Our problem is that we didn’t report these cases, and so much time has elapsed that now everyone looks to the church to be the investigator, judge, jury and executioner for things that happened decades ago. We don’t have the resources to do that. We can’t issue subpoenas, we don’t have investigators or courts in the civil sense. We’ve had to do the best we could. The review boards have been a great blessing for us, and the people who have served on them have been extraordinary. They’ve faced some very difficult cases, and I think they’ve handled them with a great sense of responsibility to the victims, to society, and to the church. But it’s not the way these things should be done, because we’re playing catch-up and trying to invent a judicial system to make up for the fact that these men never had to defend themselves in a court of law.
You sit on the Congregation for Religious, and you have an obvious interest in religious life. What are your hopes for the visitation of women religious in the United States?
I’m very concerned that it’s being received so negatively. My hope had been that it would be like the seminary visitation: It gave people an opportunity to look at themselves in preparation for the visitation, what they’re doing right and what they’re doing wrong, and how they could do things better. I got together with all the major superiors in Boston and tried to encourage them. I wrote them a letter and listened to their questions and fears.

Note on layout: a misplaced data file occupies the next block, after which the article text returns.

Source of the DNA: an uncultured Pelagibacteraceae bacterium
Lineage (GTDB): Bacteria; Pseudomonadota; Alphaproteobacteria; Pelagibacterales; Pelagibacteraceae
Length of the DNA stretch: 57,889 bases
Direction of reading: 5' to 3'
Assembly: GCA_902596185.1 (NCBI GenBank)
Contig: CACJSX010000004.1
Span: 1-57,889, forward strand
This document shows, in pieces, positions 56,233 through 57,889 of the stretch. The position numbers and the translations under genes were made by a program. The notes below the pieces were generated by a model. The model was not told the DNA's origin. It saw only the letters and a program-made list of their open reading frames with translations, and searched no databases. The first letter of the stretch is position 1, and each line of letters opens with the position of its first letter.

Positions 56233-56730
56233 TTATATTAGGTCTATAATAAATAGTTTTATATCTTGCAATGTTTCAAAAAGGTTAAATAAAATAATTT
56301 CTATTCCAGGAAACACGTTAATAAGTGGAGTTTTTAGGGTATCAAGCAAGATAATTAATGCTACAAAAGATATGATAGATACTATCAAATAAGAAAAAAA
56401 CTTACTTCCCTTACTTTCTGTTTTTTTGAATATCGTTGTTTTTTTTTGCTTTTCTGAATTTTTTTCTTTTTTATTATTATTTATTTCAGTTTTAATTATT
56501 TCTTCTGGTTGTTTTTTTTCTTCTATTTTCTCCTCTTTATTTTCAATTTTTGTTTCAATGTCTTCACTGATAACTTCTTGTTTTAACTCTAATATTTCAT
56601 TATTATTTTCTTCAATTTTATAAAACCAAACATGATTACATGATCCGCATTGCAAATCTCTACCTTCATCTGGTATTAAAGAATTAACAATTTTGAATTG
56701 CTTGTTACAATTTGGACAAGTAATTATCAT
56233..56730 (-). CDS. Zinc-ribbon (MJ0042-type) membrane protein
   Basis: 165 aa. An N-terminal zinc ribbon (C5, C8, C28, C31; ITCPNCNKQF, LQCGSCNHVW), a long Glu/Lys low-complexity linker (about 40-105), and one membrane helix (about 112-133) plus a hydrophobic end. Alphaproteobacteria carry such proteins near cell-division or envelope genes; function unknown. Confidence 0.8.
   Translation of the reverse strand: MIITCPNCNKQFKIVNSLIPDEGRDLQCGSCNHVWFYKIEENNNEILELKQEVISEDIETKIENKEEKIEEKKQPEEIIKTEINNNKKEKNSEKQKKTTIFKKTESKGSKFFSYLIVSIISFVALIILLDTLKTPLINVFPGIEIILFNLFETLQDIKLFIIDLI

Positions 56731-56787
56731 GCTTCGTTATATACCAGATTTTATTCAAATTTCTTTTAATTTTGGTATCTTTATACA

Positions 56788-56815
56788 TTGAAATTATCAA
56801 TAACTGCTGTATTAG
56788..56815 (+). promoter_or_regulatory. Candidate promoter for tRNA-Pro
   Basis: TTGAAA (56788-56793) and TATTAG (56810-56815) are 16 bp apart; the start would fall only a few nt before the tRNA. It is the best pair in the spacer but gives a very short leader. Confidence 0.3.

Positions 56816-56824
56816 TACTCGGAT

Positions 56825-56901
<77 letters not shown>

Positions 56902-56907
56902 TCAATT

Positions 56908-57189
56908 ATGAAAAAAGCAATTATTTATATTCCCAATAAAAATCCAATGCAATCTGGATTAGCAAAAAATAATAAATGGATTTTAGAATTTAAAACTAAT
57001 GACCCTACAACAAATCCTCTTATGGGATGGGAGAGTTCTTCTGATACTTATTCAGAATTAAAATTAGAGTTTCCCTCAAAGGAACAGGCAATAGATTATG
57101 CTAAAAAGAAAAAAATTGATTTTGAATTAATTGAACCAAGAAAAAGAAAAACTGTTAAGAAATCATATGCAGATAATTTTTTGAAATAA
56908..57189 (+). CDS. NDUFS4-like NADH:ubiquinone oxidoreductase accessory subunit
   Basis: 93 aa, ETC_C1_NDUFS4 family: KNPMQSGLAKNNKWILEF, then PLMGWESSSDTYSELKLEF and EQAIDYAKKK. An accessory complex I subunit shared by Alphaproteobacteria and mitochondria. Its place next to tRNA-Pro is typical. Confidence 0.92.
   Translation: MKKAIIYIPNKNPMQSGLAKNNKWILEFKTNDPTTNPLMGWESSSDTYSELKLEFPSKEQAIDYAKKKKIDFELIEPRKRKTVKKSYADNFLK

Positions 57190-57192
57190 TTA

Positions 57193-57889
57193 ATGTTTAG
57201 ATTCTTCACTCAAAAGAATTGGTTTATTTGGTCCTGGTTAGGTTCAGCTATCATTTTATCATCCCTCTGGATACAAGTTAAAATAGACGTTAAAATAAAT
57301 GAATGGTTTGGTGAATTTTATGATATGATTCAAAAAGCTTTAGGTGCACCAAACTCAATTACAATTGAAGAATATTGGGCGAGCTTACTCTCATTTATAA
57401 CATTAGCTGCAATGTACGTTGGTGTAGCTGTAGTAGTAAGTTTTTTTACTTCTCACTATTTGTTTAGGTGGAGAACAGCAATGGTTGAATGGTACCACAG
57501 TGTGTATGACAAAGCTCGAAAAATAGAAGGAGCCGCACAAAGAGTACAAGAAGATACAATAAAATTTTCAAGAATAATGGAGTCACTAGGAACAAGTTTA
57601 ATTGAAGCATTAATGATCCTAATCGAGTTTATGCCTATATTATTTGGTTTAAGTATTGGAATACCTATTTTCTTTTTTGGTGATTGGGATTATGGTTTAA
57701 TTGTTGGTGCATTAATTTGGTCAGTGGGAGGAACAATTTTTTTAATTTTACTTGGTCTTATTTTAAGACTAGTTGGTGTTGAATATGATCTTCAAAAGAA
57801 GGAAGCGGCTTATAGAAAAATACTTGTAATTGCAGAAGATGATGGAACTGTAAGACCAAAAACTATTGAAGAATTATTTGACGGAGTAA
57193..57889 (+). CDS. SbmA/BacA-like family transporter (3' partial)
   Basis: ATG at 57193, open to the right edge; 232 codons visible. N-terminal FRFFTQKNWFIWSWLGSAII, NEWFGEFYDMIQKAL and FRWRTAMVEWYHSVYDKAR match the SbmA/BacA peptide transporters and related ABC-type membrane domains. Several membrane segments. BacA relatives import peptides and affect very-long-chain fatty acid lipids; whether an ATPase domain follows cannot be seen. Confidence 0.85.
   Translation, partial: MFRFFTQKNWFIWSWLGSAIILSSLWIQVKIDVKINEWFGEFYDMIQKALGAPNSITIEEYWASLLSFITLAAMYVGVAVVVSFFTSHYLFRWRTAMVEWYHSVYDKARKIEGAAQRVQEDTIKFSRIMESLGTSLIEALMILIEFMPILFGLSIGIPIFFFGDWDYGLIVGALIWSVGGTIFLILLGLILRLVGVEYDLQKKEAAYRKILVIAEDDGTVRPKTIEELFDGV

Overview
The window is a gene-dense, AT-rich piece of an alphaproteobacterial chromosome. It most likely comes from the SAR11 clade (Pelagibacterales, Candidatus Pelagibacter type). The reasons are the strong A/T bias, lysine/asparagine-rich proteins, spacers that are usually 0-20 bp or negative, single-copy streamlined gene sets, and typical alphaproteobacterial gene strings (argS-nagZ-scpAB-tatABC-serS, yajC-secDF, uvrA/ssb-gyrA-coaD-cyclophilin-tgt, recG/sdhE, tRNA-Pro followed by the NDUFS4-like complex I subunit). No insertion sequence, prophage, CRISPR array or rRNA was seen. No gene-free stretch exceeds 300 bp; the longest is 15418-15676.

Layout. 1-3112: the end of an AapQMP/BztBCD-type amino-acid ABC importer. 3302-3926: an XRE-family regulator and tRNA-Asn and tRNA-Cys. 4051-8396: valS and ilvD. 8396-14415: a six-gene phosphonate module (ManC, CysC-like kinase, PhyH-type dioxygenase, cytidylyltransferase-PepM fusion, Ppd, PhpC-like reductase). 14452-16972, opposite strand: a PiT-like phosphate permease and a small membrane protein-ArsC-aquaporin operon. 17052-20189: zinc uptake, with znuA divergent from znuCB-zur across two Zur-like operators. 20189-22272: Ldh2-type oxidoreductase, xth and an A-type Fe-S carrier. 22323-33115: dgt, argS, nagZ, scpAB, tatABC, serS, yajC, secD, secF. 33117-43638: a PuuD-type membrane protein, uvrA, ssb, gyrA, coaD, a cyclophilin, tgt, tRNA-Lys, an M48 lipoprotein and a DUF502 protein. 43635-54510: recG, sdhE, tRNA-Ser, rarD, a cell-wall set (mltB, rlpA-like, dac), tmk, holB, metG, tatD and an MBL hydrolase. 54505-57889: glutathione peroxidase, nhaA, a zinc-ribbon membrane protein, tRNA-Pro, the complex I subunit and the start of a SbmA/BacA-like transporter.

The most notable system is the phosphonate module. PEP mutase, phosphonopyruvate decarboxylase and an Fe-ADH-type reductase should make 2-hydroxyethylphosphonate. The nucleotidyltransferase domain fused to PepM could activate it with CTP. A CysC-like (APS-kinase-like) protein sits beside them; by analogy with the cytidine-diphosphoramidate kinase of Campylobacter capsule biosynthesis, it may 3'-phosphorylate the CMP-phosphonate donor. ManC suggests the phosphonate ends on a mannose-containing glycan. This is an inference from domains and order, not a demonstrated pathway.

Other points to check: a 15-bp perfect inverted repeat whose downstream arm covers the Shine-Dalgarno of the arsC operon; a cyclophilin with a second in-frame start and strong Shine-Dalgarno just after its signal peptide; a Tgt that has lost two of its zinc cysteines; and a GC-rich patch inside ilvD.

The end result is not going to be devastating for women religious in America?
I’ve been saying that over and over. For a lot of the sisters, the big fears have been that we’re going to come in and say, ‘Put the habits back on, and give us all your money.’ Neither is going to happen! If that’s what you’re worried about, relax.
Hopefully, it will help us to understand what’s happened to religious life in the last thirty to forty years, and where religious life needs to be headed in the future. All of the studies that have been done about young people coming into religious life today tell us they’re looking for more traditional, stronger communities, with corporate ministries, shared prayer, and external signs of identity such as a habit.
After the Second Vatican Council, a lot of our religious communities, I think, evolved into something like secular institutes. People might have a lay job, living in an apartment. They live the vows, they live good lives, but it’s something different from traditional religious life with its stress on community and a common spiritual life. The secular institutes have never had many vocations. It’s always been a very small cohort in the church. I think that some of our religious communities went that way, and they lost the ability to recruit a lot of young women who are really looking for community. You see it in the movements – the Focolare, the Memores Domini in Communion and Liberation, the numeraries in Opus Dei. It wasn’t just the habit, it was community, shared spirituality, and so on. I hope when all of the dust settles, people will use this as a moment of grace to ask where we’ve come from and where we’re going.